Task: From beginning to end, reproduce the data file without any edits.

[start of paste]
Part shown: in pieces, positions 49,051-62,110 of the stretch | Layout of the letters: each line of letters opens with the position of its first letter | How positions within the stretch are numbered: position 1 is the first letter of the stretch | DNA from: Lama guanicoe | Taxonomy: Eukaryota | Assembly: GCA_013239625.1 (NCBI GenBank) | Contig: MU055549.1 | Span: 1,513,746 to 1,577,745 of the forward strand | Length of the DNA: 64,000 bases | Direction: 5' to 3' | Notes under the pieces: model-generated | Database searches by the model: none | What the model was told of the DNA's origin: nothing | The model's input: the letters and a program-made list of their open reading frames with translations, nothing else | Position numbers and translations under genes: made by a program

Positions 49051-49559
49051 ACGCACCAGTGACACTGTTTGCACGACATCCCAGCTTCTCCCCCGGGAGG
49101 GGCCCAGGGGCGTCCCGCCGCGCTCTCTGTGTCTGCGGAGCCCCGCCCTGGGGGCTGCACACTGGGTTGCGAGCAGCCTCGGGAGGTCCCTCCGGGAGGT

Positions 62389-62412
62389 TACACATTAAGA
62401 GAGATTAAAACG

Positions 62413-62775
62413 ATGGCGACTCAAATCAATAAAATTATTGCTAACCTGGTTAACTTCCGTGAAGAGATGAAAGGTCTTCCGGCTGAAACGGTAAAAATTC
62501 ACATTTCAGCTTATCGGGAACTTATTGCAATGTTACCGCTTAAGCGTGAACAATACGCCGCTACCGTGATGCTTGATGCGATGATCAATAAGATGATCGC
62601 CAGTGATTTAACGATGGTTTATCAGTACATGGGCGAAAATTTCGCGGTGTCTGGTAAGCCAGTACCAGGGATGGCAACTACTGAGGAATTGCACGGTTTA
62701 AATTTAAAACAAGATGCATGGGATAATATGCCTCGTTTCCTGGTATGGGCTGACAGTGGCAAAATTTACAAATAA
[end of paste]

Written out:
Part shown: in pieces, positions 49,051-62,110 of the stretch | Layout of the letters: each line of letters opens with the position of its first letter | How positions within the stretch are numbered: position 1 is the first letter of the stretch | DNA from: Lama guanicoe | Taxonomy: Eukaryota | Assembly: GCA_013239625.1 (NCBI GenBank) | Contig: MU055549.1 | Span: 1,513,746 to 1,577,745 of the forward strand | Length of the DNA: 64,000 bases | Direction: 5' to 3' | Notes under the pieces: model-generated | Database searches by the model: none | What the model was told of the DNA's origin: nothing | The model's input: the letters and a program-made list of their open reading frames with translations, nothing else | Position numbers and translations under genes: made by a program

Positions 49051-49559
49051 ACGCACCAGTGACACTGTTTGCACGACATCCCAGCTTCTCCCCCGGGAGG
49101 GGCCCAGGGGCGTCCCGCCGCGCTCTCTGTGTCTGCGGAGCCCCGCCCTGGGGGCTGCACACTGGGTTGCGAGCAGCCTCGGGAGGTCCCTCCGGGAGGT

Positions 62389-62412
62389 TACACATTAAGA
62401 GAGATTAAAACG

Positions 62413-62775
62413 ATGGCGACTCAAATCAATAAAATTATTGCTAACCTGGTTAACTTCCGTGAAGAGATGAAAGGTCTTCCGGCTGAAACGGTAAAAATTC
62501 ACATTTCAGCTTATCGGGAACTTATTGCAATGTTACCGCTTAAGCGTGAACAATACGCCGCTACCGTGATGCTTGATGCGATGATCAATAAGATGATCGC
62601 CAGTGATTTAACGATGGTTTATCAGTACATGGGCGAAAATTTCGCGGTGTCTGGTAAGCCAGTACCAGGGATGGCAACTACTGAGGAATTGCACGGTTTA
62701 AATTTAAAACAAGATGCATGGGATAATATGCCTCGTTTCCTGGTATGGGCTGACAGTGGCAAAATTTACAAATAA